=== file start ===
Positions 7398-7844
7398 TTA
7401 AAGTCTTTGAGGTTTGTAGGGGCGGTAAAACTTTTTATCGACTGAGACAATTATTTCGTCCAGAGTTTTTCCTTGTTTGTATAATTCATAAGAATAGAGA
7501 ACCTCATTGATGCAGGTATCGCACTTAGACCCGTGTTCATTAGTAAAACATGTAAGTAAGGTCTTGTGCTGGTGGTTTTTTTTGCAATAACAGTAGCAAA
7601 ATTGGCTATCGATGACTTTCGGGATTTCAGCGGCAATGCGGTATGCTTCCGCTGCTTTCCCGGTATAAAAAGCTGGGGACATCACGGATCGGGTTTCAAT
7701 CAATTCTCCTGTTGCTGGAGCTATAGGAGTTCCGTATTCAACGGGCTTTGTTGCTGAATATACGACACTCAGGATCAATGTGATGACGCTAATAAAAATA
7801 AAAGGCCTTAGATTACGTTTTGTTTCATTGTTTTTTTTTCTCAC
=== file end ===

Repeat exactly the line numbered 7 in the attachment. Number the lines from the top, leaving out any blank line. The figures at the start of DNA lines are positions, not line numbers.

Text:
7801 AAAGGCCTTAGATTACGTTTTGTTTCATTGTTTTTTTTTCTCAC